Panther's interpretation of this provision of the 2013 Sponsorship Agreement is problematic for a number of reasons. First, there is no mention of Fan Village access in Section 9.15 or a limitation specifically on that sponsorship benefit. Section 9.15 states that "INDYCAR agrees that, other than through Panther Brands, it will not enter into sponsorship agreements. ..." (Filing No. 51-1, at ECF p. 7) (emphasis added). The agreement only generally mentions sponsorship agreements, not "Fan Village access." As stated in Panther's Amended Complaint and shown by the 2013 Sponsorship Agreement, the sponsorship agreements grant a host of marketing benefits to sponsors, not just Fan Village access. Panther argues that the right to control 2014 Fan Village access to ARNG was not conditioned upon ARNG remaining Panther's sponsor; however, there is nothing in this provision, or anywhere else in the contract, that states that this benefit is severable from the other marketing benefits, or that this specific right was reserved to Panther.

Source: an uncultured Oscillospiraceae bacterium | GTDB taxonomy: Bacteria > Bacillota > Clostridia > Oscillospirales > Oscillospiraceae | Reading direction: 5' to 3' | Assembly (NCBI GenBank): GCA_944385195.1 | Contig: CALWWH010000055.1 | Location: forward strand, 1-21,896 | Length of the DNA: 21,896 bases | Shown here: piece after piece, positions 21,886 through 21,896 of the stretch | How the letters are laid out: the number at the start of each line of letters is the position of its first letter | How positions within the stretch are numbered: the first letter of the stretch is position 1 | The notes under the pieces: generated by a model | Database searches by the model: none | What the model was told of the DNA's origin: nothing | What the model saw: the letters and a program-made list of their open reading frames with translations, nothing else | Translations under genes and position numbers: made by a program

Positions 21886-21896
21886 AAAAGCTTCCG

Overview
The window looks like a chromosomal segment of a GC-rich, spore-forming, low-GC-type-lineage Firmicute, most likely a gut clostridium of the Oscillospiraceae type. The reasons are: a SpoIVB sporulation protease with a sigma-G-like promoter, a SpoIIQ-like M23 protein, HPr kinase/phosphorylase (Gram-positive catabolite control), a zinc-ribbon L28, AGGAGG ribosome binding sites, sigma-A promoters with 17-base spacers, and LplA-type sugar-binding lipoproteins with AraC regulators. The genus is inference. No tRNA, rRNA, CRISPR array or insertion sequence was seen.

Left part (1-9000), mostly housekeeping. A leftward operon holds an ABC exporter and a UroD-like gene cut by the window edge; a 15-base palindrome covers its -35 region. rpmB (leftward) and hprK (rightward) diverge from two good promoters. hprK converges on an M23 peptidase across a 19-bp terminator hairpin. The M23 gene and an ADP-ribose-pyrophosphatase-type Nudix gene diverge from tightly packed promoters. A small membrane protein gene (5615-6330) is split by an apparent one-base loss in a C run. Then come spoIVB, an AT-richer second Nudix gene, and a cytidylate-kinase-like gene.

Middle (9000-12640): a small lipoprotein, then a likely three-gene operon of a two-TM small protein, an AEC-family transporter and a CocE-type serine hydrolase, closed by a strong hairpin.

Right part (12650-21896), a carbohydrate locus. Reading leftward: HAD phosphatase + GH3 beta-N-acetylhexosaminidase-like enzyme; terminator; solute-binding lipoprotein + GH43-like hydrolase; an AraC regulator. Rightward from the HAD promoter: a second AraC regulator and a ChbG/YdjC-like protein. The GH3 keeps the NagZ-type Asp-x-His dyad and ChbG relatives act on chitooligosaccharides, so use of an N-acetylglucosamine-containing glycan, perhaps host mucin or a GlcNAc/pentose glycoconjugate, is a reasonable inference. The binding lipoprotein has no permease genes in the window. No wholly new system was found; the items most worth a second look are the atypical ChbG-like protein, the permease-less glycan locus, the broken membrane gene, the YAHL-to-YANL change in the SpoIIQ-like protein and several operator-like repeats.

Second, if the Court were to accept Panther's interpretation and find that Section 9.15 granted Panther exclusive rights to provide all sponsorship benefits to ARNG for 2014, this interpretation would not be in accord with justice, common sense or fair dealing. See Reith-Riley Constr. Co., 408 N.E.2d at 645. Based upon Panther's reasoning and the allegations in the Amended Complaint, ARNG would only be permitted to enter into a sponsorship agreement through Panther in 2014, as IndyCar would be prohibited from entering into a sponsorship agreement with Rahal, or any other race team or company, that would provide promotional benefits to ARNG. Such an interpretation would place a restriction on ARNG's freedom to contract, which is problematic because ARNG is not a party to the 2013 Sponsorship Agreement and did not receive any consideration in exchange for this limitation. ARNG would effectively be prohibited from sponsoring any other race team in 2014 because the benefits of sponsorship-promotional benefits, including Fan Village access-would have to be obtained from Panther Brands, despite not being Panther Racing's sponsor. This result defies common sense and contradicts Panther's own factual allegations in its Amended Complaint, in which it states that the marketing benefits bestowed under the sponsorship agreements with IndyCar are "for the use of race teams and the race teams' sponsors that IndyCar provides only to race teams entering into such agreements." (Filing No. 51, at ECF p. 6) (emphasis added).